I was recently invited to a sales achievement awards ceremony and a few things stood out for me. The most prominent one (selling ethically) was the topic of last week’s column. Today we focus on the other five.
The event was held at a prestigious hotel in town. The naysayers will look to this as a company merely observing its image, but that’s only one aspect: the other, which I chose to adopt, was a company wishing to develop, in the mind’s eye of the salespeople, an image of aspiration, and therefore a desire to achieve. Some things like the desire to strive and be better at what one does cannot be instilled by telling; showing on the other hand stands a greater chance of teaching that lesson.
The second thing that stood out for me was the schedule. It was an event held at breakfast time. We were done by 9am having started at 7.30am. The company respected the salespeople’s time and also knew that because a salesperson is only as good as his last sale, releasing him early enough to face more opportunities makes good business sense. For this reason they were not only focused, they also stayed focused on the subject matter of the morning.
Next, the hall was packed. In total we must have been over 300. The winners however, were about 5% of the crowd. From an army of hundreds only a handful were generals and colonels. And so it is about sales. Those who stand out do so like an oasis in the desert. As for the multitude most watch and wonder; others gossip and downplay the winning; sadly, only a select few, feel sufficiently inspired to learn and emulate. It is true what they say about personal development-many eagerly embrace it’s theory but then shoot themselves in the foot because deep down they really don’t want to change because it means going outside a comfort zone and this is work, change. The sea is full of fish; it’s not full of sharks. As for the sharks in the hall, most bit and bit again, tearing away award after award, with merciless abandon. They had no apologies for winning.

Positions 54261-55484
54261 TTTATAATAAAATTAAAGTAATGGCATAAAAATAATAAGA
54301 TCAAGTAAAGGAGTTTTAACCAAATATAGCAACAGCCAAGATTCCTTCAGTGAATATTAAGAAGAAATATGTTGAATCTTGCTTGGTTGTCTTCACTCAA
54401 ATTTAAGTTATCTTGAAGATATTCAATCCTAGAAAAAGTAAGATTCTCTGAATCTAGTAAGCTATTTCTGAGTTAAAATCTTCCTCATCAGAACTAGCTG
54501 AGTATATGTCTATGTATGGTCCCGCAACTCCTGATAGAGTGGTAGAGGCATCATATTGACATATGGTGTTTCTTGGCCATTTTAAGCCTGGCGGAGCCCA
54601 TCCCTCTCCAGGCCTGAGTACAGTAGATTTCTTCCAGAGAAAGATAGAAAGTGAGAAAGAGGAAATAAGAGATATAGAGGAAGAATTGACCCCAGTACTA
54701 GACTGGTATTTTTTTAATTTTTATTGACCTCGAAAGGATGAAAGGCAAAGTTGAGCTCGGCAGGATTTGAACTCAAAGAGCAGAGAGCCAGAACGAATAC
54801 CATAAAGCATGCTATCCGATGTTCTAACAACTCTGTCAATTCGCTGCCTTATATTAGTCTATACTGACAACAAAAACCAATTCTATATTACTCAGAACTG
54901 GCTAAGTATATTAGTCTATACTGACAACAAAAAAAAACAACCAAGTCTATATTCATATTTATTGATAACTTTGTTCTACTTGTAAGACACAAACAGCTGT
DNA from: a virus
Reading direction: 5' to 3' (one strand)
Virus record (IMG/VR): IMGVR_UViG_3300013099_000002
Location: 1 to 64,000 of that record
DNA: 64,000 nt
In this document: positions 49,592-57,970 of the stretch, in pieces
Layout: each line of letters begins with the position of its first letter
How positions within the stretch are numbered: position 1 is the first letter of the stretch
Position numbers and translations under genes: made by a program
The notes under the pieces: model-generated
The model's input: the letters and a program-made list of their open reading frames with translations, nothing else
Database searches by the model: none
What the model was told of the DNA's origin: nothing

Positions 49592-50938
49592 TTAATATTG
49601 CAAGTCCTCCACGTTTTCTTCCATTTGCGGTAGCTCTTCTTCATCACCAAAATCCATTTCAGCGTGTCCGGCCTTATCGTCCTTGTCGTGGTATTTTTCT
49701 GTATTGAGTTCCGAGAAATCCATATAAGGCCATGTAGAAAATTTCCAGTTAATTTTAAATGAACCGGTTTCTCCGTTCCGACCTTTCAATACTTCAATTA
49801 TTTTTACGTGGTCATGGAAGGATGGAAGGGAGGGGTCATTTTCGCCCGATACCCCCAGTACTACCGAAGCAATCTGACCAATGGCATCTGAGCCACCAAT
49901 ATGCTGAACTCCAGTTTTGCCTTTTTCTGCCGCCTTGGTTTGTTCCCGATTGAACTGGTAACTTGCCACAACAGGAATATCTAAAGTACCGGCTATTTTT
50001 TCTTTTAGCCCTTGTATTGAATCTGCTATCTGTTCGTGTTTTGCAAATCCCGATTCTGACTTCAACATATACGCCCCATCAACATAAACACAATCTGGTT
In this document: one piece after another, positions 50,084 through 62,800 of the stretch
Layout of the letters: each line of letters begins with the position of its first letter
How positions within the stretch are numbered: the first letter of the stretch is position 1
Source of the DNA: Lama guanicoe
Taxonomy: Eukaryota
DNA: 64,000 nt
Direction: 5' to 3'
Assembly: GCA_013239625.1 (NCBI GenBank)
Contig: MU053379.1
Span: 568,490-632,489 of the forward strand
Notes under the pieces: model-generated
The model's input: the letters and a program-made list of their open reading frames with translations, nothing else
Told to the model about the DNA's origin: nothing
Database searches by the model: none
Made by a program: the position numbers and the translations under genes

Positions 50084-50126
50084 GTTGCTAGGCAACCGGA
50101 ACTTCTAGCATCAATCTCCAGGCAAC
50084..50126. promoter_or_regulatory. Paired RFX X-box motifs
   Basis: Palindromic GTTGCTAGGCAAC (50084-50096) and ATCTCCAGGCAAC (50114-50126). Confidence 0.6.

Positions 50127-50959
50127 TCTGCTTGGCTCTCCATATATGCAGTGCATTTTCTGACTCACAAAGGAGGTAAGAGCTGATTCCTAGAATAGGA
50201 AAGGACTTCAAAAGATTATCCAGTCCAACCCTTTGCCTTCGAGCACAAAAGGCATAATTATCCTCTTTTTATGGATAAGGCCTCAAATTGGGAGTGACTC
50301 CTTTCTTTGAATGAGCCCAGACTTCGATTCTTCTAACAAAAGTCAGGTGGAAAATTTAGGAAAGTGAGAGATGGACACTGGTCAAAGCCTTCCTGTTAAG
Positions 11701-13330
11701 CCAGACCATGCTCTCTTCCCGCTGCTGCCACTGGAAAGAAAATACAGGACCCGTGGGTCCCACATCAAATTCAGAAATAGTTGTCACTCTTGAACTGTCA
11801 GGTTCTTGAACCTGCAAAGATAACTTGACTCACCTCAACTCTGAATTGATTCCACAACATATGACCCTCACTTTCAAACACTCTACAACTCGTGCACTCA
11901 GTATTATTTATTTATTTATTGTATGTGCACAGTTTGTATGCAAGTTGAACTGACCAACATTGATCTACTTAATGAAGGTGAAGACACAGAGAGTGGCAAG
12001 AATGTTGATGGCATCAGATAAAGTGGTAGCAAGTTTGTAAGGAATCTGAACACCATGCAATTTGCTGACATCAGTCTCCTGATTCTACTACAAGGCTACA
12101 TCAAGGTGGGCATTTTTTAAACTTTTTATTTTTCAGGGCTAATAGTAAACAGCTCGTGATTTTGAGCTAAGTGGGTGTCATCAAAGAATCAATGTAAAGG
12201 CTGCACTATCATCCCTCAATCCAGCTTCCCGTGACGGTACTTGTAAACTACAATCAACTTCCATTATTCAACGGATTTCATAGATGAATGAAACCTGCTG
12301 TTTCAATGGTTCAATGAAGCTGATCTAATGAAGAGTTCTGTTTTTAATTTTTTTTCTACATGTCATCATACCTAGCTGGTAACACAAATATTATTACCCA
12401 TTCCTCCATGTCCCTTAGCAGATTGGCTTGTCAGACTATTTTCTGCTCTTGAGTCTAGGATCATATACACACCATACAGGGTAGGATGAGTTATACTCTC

The other thing that shone like a beacon was the winners. It confirmed to me what is pretty obvious but still hits me between the eyes again when it happens. There was nothing special about the array of winners. They came in all shapes, size, gender, height and complexion- just like the”losers”. In fact, standing in a parade you wouldn’t tell one from the other. There was absolutely nothing special about the winners’ physical features. There were short and tall ones; plump and slim ones; dark-skinned and light skinned too; jovial and the stern; impeccably groomed and presentable. Engaging with them, it was evident there were eloquent ones but also those not so eloquent too. And such is the thing about winning-it’s got nothing to do with physical features and everything to do with the mental; nothing to do with the visible but everything to do with the invisible; nothing to do with what the crowd sees, but everything to do with what it doesn’t, as is hidden in the salesperson’s mind.
The fifth thing that cannot go unmentioned is the presence of the company’s full top brass. Like attracts like. The event was about celebrating winners, awarding those who have grown the company’s bottom line. The CEO freely and proudly mingled with them. Achieving is not about becoming CEO-that’s only one way. Winning is being the best you can in your chosen field. The top salesperson in a company most probably has the CEO’s ear; I know one who has that of the Chairman of the board.
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